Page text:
4-Ethylphenol

4-Ethylphenol[1]
P-Ethylphenol.svg
Names
Preferred IUPAC name

4-Ethylphenol[2]
Other names

p-Ethylphenol
1-Ethyl-4-hydroxybenzene
1-Hydroxy-4-ethylbenzene
4-Hydroxyphenylethane
Identifiers
3D model (JSmol)
ChEBI
ChEMBL
ChemSpider
ECHA InfoCard 100.004.181
EC Number 204-598-6
KEGG
UNII
Properties
C8H10O
Molar mass 122.167 g·mol−1
Appearance White solid
Melting point 42 to 45 °C (108 to 113 °F; 315 to 318 K)
Boiling point 218 °C (424 °F; 491 K)
Hazards
GHS pictograms The corrosion pictogram in the Globally Harmonized System of Classification and Labelling of Chemicals (GHS)
GHS signal word Danger
H314, H318
P260, P264, P280, P301+330+331, P303+361+353, P304+340, P305+351+338, P310, P321, P363, P405, P501
NFPA 704
Flammability code 1: Must be pre-heated before ignition can occur. Flash point over 93 °C (200 °F). E.g., canola oil Health code 2: Intense or continued but not chronic exposure could cause temporary incapacitation or possible residual injury. E.g., chloroform Reactivity code 0: Normally stable, even under fire exposure conditions, and is not reactive with water. E.g., liquid nitrogen Special hazards (white): no code

NFPA 704 four-colored diamond

1
2
0
Flash point 104 °C (219 °F; 377 K)
Except where otherwise noted, data are given for materials in their standard state (at 25 °C [77 °F], 100 kPa).
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Infobox references

4-Ethylphenol (4-EP) is a phenolic compound.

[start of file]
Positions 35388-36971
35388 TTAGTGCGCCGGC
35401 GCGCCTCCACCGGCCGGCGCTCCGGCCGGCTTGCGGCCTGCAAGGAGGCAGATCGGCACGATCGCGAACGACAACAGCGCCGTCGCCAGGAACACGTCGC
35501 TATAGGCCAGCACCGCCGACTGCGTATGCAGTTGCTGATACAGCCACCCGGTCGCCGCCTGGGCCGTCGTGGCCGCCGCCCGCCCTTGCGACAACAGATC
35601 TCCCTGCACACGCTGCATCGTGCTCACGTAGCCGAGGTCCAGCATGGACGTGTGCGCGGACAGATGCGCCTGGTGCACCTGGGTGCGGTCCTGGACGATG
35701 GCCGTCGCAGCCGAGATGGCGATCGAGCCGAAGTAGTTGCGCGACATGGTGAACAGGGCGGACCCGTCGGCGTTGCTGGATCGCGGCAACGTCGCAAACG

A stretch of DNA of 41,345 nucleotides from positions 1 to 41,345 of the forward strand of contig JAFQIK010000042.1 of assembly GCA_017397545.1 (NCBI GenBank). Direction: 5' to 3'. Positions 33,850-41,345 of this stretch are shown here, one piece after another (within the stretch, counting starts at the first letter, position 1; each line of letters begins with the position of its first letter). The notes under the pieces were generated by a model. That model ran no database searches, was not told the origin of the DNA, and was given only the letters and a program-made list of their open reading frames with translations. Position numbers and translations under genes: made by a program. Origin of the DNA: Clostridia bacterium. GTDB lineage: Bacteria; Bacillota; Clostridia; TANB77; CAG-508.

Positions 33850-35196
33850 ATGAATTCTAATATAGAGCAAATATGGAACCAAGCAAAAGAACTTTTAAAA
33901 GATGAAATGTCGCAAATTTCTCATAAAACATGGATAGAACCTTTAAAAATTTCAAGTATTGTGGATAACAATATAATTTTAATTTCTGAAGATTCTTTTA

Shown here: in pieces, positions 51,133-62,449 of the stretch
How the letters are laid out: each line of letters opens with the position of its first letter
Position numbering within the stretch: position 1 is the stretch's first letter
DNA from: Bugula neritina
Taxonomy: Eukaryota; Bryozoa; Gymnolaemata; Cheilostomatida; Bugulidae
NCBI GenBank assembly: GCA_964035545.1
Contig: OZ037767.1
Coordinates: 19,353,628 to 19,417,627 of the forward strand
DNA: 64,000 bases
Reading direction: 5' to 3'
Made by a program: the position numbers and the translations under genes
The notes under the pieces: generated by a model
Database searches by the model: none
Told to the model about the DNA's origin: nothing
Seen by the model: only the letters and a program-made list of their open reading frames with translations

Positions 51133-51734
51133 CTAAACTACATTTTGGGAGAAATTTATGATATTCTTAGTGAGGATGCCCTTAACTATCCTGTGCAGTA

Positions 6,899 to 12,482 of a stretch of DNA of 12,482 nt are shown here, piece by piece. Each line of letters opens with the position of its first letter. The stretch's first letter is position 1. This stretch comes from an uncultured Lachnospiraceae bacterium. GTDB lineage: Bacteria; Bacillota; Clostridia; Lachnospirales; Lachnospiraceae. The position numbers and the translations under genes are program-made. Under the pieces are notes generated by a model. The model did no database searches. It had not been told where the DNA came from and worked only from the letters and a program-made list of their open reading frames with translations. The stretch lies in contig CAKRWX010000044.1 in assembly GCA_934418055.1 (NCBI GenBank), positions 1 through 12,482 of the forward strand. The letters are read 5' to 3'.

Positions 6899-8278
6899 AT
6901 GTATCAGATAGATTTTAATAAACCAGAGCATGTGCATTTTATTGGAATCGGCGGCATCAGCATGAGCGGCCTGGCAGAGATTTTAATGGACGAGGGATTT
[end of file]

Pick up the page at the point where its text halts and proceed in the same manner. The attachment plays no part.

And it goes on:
Natural occurrences[edit]

In wine and beer, 4-EP is produced by the spoilage yeast Brettanomyces. When it reaches concentrations greater than the sensory threshold (140 µg/L) it can give the wine aromas described as barnyard, medicinal, band-aids, and mousy. In certain Belgian beer styles, a high 4-EP level may be desirable; however, very high levels of the compound in wine can render it undrinkable. The level of 4-EP is roughly proportional to Brettanomyces concentration and activity, and can therefore be used as an indicator of the yeast’s presence. There are significant differences between strains of Brettanomyces in their ability to produce 4-EP.

4-EP is also a component of castoreum, the exudate from the castor sacs of the mature North American beaver (Castor canadensis) and the Eurasian beaver (Castor fiber), used in perfumery.

Biochemistry[edit]

4-EP is produced from the precursor p-coumaric acid. Brettanomyces converts this to 4-vinylphenol via the enzyme cinnamate decarboxylase.[3] 4-Vinylphenol is further reduced to 4-ethylphenol by the enzyme vinyl phenol reductase. Coumaric acid is sometimes added to microbiological media, enabling the positive identification of Brettanomyces by smell.

The conversion of p-coumaric acid to 4-EP by Brettanomyces

See also[edit]

References[edit]

  1. ^ 4-Ethylphenol MSDS[permanent dead link]
  2. ^ Nomenclature of Organic Chemistry : IUPAC Recommendations and Preferred Names 2013 (Blue Book). Cambridge: The Royal Society of Chemistry. 2014. p. 690. doi:10.1039/9781849733069-FP001. ISBN 978-0-85404-182-4. Only one name is retained, phenol, for C6H5-OH, both as a preferred name and for general nomenclature. The structure is substitutable at any position. Locants 2, 3, and 4 are recommended, not o, m, and p.
  3. ^ Brettanomyces Monitoring by Analysis of 4-ethylphenol and 4-ethylguaiacol Archived 2008-02-19 at the Wayback Machine at etslabs.com

External links[edit]